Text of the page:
In Oedipus Rex, why is the city suffering from famine?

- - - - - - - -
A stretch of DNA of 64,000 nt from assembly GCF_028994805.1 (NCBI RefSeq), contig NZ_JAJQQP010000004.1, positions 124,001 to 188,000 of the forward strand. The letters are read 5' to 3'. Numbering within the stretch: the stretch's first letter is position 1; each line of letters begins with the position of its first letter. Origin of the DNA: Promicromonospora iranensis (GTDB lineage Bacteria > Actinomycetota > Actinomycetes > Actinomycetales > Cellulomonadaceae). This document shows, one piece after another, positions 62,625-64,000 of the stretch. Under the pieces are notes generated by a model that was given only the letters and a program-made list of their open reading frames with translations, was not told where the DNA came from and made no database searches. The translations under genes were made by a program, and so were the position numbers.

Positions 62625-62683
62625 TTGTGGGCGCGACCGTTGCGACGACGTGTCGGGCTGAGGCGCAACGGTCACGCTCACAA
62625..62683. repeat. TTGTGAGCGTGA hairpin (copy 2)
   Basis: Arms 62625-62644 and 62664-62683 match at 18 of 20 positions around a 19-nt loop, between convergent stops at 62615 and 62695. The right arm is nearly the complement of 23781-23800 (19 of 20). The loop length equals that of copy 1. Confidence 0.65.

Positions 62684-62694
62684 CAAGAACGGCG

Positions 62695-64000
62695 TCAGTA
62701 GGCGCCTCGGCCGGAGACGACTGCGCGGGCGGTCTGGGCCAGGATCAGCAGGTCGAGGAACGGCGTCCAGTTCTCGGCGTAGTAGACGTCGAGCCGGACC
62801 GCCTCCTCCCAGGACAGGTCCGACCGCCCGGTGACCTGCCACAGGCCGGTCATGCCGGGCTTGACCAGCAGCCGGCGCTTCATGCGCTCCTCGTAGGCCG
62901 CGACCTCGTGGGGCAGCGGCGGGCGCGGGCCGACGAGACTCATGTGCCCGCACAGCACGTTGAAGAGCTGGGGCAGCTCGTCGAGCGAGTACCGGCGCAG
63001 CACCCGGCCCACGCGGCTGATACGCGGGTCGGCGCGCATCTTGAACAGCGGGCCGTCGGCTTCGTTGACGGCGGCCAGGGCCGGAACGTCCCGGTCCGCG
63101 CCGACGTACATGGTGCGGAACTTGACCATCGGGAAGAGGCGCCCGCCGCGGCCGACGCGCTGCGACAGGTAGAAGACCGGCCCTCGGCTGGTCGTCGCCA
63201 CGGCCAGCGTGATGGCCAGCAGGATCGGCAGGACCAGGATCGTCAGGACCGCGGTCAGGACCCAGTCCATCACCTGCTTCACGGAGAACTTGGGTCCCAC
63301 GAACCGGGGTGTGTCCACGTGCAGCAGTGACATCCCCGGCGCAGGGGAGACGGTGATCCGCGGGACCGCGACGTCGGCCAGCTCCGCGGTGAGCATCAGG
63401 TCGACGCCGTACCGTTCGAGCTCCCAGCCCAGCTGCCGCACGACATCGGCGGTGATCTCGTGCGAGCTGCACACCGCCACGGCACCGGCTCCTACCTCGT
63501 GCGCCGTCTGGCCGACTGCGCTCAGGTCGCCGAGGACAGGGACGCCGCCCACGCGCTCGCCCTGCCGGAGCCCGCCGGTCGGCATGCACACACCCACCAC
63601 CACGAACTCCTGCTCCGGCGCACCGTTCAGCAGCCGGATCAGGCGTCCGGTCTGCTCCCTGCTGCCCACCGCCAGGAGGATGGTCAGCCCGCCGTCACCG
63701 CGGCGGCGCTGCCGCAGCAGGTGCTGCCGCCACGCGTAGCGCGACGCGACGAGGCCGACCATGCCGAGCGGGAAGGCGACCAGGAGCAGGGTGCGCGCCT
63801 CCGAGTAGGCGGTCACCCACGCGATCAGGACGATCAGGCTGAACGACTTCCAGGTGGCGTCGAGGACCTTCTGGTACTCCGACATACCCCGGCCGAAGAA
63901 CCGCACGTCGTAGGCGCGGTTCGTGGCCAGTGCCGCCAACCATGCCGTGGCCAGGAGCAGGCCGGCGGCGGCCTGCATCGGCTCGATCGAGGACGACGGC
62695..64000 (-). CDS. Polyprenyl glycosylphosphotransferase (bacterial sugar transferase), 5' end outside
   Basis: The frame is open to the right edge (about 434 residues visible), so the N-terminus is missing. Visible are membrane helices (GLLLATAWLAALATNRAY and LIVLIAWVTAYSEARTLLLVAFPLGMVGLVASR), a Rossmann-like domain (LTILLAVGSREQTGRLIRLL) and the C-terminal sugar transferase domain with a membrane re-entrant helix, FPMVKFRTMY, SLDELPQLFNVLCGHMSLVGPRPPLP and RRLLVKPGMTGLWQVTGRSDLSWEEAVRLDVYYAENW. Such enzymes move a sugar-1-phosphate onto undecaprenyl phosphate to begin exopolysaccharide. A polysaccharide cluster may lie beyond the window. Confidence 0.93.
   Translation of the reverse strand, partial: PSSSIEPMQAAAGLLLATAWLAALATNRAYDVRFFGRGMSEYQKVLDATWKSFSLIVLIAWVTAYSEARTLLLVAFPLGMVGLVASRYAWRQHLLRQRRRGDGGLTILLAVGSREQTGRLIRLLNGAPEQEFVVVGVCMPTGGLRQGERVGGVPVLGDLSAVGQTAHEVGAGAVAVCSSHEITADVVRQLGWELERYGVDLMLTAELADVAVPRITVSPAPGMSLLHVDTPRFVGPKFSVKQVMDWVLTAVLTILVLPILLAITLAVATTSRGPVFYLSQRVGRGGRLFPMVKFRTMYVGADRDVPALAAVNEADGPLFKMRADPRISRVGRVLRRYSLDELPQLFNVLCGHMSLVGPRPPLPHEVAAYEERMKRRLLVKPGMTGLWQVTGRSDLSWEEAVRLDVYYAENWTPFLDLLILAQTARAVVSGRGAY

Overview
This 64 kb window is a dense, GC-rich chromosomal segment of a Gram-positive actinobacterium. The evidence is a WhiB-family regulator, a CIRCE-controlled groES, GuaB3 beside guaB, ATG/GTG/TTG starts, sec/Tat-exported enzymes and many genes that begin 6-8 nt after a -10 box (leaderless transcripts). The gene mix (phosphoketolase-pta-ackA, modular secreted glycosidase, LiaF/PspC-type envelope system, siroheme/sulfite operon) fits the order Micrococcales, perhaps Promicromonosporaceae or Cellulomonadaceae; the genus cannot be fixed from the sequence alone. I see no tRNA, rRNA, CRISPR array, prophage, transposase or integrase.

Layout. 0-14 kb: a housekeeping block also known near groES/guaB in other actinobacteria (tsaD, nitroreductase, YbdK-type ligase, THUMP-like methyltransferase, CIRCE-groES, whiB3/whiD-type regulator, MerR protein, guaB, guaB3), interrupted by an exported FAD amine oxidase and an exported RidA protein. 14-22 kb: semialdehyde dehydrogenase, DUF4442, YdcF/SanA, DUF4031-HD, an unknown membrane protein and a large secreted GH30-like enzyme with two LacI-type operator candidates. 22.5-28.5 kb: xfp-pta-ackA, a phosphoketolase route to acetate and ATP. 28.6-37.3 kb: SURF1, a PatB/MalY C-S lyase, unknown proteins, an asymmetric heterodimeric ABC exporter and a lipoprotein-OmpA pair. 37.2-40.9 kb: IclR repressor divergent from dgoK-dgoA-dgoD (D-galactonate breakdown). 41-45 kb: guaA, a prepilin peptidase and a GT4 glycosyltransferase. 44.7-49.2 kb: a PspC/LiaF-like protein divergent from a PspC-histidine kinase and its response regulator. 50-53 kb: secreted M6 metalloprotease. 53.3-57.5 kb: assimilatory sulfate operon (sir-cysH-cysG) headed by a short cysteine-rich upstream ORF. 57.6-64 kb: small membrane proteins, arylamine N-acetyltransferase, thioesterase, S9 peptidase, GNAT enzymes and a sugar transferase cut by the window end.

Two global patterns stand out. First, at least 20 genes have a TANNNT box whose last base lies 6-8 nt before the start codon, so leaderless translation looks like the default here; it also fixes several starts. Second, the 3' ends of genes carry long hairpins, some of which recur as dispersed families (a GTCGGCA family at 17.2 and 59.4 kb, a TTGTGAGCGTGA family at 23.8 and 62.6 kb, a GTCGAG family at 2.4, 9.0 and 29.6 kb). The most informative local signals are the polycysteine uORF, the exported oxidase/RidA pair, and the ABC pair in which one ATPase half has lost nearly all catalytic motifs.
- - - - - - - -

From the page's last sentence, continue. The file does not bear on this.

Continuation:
In the beginning of the play Oedipus the King by Sophocles, the city of Thebes is under great duress. Oedipus reports that the crops are dying, the animals are starving, and the women of Thebes are unable to give birth to healthy children. All of these issues are attributed to what Sophocles calls the "pollution" within the city. Later, the reader discovers that this "pollution" is actually the killer of the previous king, Laius, when Creon returns from the Oracle to bring this news. This means that the famine and curse that the city suffers from is directly related to Oedipus himself because he is the person guilty of murdering King Laius. Moreover, his residence in the city is what directly causes the problems that Thebes faces. Unfortunately, Oedipus' inability to accept his role in the murder of Laius leaves the city suffering for a long period of time while he searches for the truth, refusing to accept his own role in the city's suffering.